However, the Inclusive Framework recognises that BEPS would not be able to cover every loophole, and there would be “continued risk of profit shifting to entities subject to no or very low taxation through the development of two inter- related rules, i.e. an income inclusion rule and a tax on base eroding payments”. Therefore the second pillar will be on how to make the solution more future-proof.

More detailed proposals will be published in the coming weeks, and they will be submitted to the next G20 Summit meeting in June.

The OECD/G20 programme is part of a global move to hold the webscale companies accountable to their tax obligations. Earlier countries like France and Spain have taken the matter in their own hands, while the EU was working to reach a Union-wide consensus but failed be approved by the Council of Finance Ministers. However, if the OECD consensus is accepted by 2021, the EU would withdraw its own tax anyway, according to the original plan.

Tax regulations can become draconian. For example, the US tax code has gone from 400 pages in 1913 to nearly 75,000 pages now. The Inclusive Framework is mindful of the danger, therefore demand the member jurisdictions “to make any rules as simple as the tax policy context permits, including through the exploration of simplification measures.”

And the spin war over net neutrality begins with a letter

465 words followed by 17 pages of signatures has showed some of the tactics the internet players will use to fight the net neutrality battle.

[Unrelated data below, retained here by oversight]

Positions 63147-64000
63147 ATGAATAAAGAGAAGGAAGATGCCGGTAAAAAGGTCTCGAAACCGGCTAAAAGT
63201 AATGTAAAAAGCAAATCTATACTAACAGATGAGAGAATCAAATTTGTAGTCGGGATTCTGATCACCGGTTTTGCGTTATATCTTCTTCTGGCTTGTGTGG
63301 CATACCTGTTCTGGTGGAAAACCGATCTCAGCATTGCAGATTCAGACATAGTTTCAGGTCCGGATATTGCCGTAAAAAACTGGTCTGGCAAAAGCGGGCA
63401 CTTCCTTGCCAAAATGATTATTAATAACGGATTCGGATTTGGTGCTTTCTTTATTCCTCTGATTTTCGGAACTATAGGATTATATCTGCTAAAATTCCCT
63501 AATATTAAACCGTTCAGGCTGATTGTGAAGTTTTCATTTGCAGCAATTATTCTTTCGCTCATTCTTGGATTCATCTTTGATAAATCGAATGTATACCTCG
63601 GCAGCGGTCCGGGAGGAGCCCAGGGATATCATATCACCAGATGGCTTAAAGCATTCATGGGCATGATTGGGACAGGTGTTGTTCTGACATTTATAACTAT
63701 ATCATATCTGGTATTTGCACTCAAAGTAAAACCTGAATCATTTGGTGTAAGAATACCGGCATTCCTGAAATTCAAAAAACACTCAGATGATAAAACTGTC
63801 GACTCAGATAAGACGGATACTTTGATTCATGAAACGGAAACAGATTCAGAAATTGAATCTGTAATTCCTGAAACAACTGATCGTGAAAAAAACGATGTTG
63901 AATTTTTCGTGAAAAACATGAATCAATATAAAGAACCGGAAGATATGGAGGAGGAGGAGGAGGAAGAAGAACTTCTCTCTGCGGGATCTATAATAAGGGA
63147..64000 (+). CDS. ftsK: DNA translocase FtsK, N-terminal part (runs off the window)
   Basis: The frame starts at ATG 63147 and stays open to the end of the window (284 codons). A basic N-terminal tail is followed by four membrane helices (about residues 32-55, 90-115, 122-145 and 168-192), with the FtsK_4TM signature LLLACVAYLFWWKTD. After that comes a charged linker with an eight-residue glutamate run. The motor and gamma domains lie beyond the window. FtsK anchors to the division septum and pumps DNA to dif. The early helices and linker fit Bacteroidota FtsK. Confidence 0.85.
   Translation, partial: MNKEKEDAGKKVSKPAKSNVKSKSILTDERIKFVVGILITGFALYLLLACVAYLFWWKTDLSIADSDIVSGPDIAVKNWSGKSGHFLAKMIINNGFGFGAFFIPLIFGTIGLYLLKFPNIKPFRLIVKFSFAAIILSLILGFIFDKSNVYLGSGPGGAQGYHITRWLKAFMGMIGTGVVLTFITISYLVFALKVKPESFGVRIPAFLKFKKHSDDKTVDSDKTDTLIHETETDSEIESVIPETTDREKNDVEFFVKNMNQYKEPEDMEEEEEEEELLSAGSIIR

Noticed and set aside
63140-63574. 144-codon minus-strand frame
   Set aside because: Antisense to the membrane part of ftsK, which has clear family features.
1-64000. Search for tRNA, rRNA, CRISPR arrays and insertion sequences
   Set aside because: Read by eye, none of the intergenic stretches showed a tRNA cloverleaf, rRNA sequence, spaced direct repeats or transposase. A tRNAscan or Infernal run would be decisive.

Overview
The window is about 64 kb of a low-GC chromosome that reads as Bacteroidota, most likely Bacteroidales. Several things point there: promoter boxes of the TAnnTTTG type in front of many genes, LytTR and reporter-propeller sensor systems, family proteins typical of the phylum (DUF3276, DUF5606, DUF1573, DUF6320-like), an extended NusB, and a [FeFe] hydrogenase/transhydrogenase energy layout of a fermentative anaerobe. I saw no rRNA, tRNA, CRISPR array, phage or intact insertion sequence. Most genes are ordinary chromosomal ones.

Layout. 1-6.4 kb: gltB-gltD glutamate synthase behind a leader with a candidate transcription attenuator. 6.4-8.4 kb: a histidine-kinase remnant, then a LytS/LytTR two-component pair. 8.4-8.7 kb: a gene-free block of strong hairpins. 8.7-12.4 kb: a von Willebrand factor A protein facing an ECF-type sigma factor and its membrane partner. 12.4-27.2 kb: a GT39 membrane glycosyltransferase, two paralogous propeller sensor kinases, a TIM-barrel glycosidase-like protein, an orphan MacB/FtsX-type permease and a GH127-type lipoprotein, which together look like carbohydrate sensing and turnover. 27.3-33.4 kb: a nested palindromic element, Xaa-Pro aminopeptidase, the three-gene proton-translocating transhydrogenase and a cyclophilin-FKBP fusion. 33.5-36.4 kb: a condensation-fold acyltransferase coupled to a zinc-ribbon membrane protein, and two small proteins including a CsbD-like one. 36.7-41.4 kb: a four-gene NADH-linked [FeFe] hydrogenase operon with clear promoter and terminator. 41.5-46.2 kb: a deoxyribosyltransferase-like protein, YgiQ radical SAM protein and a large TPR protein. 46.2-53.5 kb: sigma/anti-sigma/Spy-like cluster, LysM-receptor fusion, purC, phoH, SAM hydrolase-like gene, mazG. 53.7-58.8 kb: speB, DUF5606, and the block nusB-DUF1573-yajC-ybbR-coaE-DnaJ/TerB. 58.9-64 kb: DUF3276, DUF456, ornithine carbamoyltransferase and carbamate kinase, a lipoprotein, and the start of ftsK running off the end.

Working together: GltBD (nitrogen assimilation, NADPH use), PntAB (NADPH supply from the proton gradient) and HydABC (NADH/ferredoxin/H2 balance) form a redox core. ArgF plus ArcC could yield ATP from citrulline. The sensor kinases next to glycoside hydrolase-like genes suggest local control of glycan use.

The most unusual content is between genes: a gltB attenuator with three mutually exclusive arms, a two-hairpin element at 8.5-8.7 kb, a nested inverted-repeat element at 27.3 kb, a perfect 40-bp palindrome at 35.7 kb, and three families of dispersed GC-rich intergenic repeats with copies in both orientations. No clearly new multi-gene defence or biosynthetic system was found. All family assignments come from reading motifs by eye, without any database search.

With the telcos putting forward strong statements last week in support of FCC Commissioner Ajit Pai’s strategy to dismantle net neutrality rules, a horde of internet-based businesses, including Twitter and Tumblr, have penned an open letter arguing the benefits of the open internet. And some might say it is a pretty clever move.

“This economic growth is possible because of the free and open internet. Our current net neutrality rules support innovation and give all businesses the opportunity to compete equally for consumers,” the letter reads.

“With strong net neutrality protections, the internet is an open marketplace where any business can compete, allowing individuals to start companies easily, market their products across the country, and connect with customers anywhere worldwide.”

Whether this tactic works remains to be seen, but it could turn out to be a useful one. The internet companies are fighting on behalf of all the small businesses, all the entrepreneurs and all those who have been swallowed up by the corporate machine but still harbour a dream of making their own millions with a brilliant idea. The message here is clear, remove net neutrality rules and you will kill the ambition of the individuals; you will destroy the American dream.